Once these conditions are satisfied, a firm becomes entitled to registration on an application being made by the partners at such time and containing such particulars and being in such form and verified in such manner, as is prescribed by the Rules under the Income-tax Act, 1922. The ultimate objection which has been sustained against registration is that there was no partnership valid and genuine in existence during the year to entitle the assessee to register the firm under section 26A of the Income-tax Act, 1922. It was the case of the partners that a new firm came into existence with effect from November 12, 1958. The verified statement dated March 2, 1959, made in the application for renewal of registration under the Orissa Sales Tax Act clearly contains an admission that even on March 2, 1959, the firm continued to be constituted of 3 partners only, and the profit and loss were to be shared in the proportion as indicated under the deed of 1948. It is well settled in law that an admission is the best evidence of a point in issue, and though not conclusive, is decisive of the matter unless successfully withdrawn or proved erroneous : Narayan Bhagwantrao Gosavi v. Gopal Vinayak Gosavi. In this case the assessee had taken no steps either to explain the circumstances, under which the declaration in the renewal application was made, nor did they lead evidence to prove and establish that the statement contained in the said declaration was erroneous. In the circumstances, therefore, there was no material placed before the revenue to help them to conclude that the statement contained in the renewal application was erroneous and did not indicate the true state of affairs existing on March 2, 1959.
Mr. Mohanty, appearing for the assessee, contended that, even if there was no partnership in existence on November 12, 1958, it cannot be denied that by the time the application for registration under section 26A was made, the new firm had come existence. It was further submitted by him that at any time during the year the instrument of partnership could be drawn up, and, on the basis of such an instrument, registration could be granted in case a genuine firm had come into existence from the beginning of the year as alleged. It is difficult to accept this contention in view of the fact that the assessee had not come up with the positive case that the firm came to be reconstituted in terms of the new instrument with effect from November 12, 1958. In the face of such a positive assertion, it becomes difficult to accept Mr. Mohantys submission that if the firm had not been there from November 12, 1958, it had atleast been in existence by the time the application for registration under section 26A was made.
The finding that a genuine firm did not exist in terms of the instrument of partnership is essentially a question of fact. It has been held by the Patna High Court in P. Banerjee v. Commissioner of Income-tax as follows :
'It is, therefore, clear that the registration of a firm under section 26A cannot be granted unless the Income-tax Officer is satisfied that there was a firm in existence constituted as shown in the instrument of partnership. In the present case the position was examined by the Income-tax Appellate Tribunal which found upon examination of the materials produced in this case that the partnership was not in existence and the deed partnership was a bogus transaction. As I have said the question at issue is a question of fact and the High Court has no jurisdiction to interfere with the finding of the Tribunal on such a question.'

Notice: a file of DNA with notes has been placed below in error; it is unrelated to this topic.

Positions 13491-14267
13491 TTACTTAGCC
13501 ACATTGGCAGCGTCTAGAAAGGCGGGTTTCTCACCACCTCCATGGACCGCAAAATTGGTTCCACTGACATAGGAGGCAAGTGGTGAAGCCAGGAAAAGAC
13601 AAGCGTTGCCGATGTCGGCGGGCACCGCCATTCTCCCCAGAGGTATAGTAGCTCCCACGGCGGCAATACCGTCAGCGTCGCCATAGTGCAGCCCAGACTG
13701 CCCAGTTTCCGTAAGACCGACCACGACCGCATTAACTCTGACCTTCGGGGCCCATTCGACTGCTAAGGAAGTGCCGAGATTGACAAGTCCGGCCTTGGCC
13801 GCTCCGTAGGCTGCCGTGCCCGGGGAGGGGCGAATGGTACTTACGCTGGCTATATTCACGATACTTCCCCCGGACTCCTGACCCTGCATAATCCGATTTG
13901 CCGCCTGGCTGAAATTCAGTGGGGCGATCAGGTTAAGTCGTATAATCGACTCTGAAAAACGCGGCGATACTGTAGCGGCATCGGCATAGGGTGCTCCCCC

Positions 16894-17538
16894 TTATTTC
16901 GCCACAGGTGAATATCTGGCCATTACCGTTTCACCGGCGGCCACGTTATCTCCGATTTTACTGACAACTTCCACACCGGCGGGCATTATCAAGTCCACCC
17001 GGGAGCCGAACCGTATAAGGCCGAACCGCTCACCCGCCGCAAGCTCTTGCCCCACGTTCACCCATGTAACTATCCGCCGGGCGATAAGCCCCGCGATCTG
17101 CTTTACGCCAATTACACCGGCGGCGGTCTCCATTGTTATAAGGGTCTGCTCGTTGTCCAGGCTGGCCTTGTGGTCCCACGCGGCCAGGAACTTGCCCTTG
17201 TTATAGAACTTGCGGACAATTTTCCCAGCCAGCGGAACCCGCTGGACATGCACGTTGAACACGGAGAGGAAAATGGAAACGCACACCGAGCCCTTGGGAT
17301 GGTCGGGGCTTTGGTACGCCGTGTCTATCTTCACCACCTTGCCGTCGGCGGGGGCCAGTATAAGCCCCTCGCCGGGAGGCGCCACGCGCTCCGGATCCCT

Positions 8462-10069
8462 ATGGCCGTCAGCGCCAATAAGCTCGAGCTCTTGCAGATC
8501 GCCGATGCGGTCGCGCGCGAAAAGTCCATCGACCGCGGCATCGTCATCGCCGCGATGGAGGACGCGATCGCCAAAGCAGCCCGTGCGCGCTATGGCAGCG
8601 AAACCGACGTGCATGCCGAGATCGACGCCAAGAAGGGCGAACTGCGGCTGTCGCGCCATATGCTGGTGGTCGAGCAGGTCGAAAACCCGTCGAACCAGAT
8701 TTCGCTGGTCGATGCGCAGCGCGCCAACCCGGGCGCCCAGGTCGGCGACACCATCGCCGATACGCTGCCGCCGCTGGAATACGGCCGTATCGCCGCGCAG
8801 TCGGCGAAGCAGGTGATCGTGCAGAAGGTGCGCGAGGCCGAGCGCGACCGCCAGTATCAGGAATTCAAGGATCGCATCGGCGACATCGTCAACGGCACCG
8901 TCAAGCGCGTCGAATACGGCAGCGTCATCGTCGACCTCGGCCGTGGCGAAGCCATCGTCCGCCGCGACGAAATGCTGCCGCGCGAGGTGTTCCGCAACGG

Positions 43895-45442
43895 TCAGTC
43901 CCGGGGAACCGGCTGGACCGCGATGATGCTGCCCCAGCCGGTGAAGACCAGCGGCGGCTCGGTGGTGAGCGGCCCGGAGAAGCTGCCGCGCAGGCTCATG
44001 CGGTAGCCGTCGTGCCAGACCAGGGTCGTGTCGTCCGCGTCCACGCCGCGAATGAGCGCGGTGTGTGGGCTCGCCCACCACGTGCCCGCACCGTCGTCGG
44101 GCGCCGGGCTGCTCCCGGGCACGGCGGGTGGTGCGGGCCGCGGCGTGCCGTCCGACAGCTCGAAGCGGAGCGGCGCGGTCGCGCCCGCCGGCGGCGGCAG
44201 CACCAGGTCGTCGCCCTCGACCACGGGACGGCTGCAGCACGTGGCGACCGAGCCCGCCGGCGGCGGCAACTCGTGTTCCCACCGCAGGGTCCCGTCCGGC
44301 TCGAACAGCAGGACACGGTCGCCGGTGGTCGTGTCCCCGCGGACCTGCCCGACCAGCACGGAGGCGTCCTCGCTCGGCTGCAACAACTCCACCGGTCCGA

The self-same view seems to have been adopted by the Supreme Court in Ladhu Ram Taparia v. Commissioner of Income-tax, where the court came to hold that whether a genuine firm was in existence during a particular year did not give rise to a question of law. In the circumstances, it cannot be said that a question of law really arose from out of the appellate Judgment of the Tribunal in this case.
Under section 256(1) of the Income-tax Act, 1961, the advisory jurisdiction of this court in confined only to matters where a question of law arises, and, in view of our finding that in the facts of the present case no question of law arose, we do not think it proper to exercise the said jurisdiction merely on account of the fact that a reference has been made under section 256(1) by the Tribunal at the instance of the assessee. Speaking on behalf of the Division Bench in Munshi Gulab Singh (R. S.) and Sons v. Commissioner of Income-tax, Mahajan J., as he then was, said :
'As I have already stated, if on facts stated no question of law arises of the question that arises is purely of an academic nature then this court is not bound to answer the question referred.'
In our opinion, the said view is correct and we adopt it. We, therefore, refuse to answer the question referred to this court on the ground indicated above. There will be no order as to costs of this reference.
G. K. MISRA C.J. - I agree.